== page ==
Issue #53: Apple and Meta's Latest Mixed Reality Moves — Jason Michael Perry

Howdy 👋🏾. Apple surprised everyone by prominently featuring the Apple Vision Pro at its Worldwide Developers Conference several weeks ago. If you follow Apple, there is plenty of reason for concern. Early rumors indicated Apple was cutting its delivery predictions, initial buyers reported high return rates, and several reviewers, including myself, found the app lacking killer features.

However, there was one huge positive: the importance of competition. Meta responded by releasing numerous updates to its Meta Quest devices, reviving forgotten or abandoned features to close the feature gap. Meta also announced a significant reshuffling of its Reality Labs division into two sub-units: one focused on wearables and the other on the metaverse. The metaverse division aims to build out its VR platforms, like Horizon’s social platform and VR headsets. At the same time, the wearables team is set to capitalize on the unexpected early success of the company’s Ray-Ban glasses.

I love the Ray-Bans and have been quite happy with the constant release of features, including adding AI tools to detect objects. Unfortunately, they do not accommodate my prescription for the frames, but I’m hopeful the next set, rumored to include a Google Glass screen, might.

With this new view of the evolving mixed reality market, I downloaded VisionOS 2 beta 2 onto Apple Vision Pro before a quick work trip to New York to see how the system-level changes to the device stand up. Special thanks to Mindgrub for letting me hold on to this headset for a little longer.

But before we dive in, a word from my sponsors and my thoughts on tech & things:

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⚡️Anthropic continues to update its AI models with a new release they say matches ChatGPT 4o. What I’m most excited about is a very cool concept called Artifacts. Artifacts allow you to create a shared document space that you and Claude can both share and work on together, and this sounds like a killer feature!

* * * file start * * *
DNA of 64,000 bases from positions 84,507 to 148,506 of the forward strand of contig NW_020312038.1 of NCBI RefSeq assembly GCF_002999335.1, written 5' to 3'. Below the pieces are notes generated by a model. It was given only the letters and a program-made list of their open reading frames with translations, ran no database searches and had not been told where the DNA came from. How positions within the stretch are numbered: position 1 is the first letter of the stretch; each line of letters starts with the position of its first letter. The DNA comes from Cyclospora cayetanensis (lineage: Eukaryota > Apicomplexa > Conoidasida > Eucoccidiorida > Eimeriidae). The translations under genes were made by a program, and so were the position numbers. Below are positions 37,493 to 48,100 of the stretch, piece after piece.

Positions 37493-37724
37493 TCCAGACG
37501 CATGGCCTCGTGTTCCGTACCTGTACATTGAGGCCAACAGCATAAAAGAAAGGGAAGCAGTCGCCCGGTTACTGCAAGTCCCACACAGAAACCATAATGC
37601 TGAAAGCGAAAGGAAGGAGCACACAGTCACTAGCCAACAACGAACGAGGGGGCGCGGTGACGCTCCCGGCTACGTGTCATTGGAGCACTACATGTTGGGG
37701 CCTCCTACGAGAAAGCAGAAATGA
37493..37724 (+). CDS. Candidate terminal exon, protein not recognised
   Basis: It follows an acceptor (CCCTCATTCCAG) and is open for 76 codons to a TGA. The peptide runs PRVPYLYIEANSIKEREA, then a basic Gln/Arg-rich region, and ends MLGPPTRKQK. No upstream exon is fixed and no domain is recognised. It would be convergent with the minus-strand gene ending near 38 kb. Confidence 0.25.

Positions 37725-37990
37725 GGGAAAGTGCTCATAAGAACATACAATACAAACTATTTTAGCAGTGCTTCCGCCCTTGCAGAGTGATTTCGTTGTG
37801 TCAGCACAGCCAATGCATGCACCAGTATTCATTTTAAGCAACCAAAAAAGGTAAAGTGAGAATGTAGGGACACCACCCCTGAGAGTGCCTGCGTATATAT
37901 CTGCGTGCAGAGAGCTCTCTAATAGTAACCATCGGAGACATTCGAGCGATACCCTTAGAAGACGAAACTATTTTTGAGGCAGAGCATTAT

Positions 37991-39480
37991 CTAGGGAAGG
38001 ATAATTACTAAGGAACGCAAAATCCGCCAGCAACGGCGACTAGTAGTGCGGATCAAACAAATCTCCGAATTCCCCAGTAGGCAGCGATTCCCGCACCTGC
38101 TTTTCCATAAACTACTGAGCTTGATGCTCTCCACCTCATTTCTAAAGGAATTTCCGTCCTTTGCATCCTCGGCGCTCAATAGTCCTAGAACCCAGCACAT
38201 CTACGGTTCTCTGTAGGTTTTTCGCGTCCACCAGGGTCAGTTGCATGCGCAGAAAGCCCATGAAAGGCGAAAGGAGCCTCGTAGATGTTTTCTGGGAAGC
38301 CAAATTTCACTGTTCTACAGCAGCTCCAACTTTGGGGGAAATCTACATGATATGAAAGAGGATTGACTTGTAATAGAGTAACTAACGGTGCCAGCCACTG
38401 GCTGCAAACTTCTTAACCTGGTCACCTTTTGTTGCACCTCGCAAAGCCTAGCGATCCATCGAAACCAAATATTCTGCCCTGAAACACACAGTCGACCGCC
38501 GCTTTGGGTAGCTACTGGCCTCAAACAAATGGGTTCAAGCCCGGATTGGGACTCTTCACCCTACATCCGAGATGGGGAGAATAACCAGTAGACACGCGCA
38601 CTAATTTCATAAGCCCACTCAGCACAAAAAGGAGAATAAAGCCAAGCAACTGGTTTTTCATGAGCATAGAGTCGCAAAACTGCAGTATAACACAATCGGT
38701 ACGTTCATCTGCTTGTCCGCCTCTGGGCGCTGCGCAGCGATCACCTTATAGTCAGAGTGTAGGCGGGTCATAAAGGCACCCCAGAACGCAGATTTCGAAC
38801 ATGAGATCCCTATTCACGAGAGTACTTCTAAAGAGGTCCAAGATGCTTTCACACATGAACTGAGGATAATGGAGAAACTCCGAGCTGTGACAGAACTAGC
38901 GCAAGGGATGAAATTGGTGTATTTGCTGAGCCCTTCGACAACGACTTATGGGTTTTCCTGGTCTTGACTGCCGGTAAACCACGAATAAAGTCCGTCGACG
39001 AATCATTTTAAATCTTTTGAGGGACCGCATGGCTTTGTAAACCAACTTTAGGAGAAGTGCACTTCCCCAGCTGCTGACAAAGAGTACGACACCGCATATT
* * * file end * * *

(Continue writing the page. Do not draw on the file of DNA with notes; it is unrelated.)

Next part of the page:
⚡️Apple is buckling down for a huge lawsuit and fight with the EU over the DMA and has now stated that certain features, including Apple Intelligence, will not launch this year, and they don’t know when. Folks have varying views on whether this is a threat from Apple or an issue with a rule that requires interpretation.

Beta means beta, and it’s not uncommon for Apple’s early beta releases to have significant bugs. You never know when a release might cause major issues. Of course, as soon as I got back from camping and had a stable internet connection, I installed all the betas on my TV, watch, phone, laptop, and Apple Vision Pro. Aside from some issues with macOS, I’ve been pleasantly surprised with how complete the betas have felt.

At WWDC, Apple listed an exhaustive array of new Apple Vision Pro features. Some of these are immediately available in the betas, while others, like multi-view, which allows users to watch up to 5 soccer or baseball games simultaneously, are still in development. As I use and test these features, I’ve kept my eyes on how well they address some of my biggest complaints. Here’s what I think so far:

Eye Tracking

Most of Apple Vision Pro’s interface works by tracking what you’re looking at, allowing you to interact with an object by looking at it and pinching your fingers together. I found this frustrating because your eyes drift, or your focus sometimes jumps to your next target without you realizing it. While Apple hasn’t announced changes here, I’ve noticed fewer issues selecting dialogs or smaller elements since installing the beta. This is one of those weird things where you do something that once felt frustrating, and then you realize it wasn’t, but you can’t quite figure out why. I am glad to see this getting improved, and I’m curious to hear if others have felt similarly.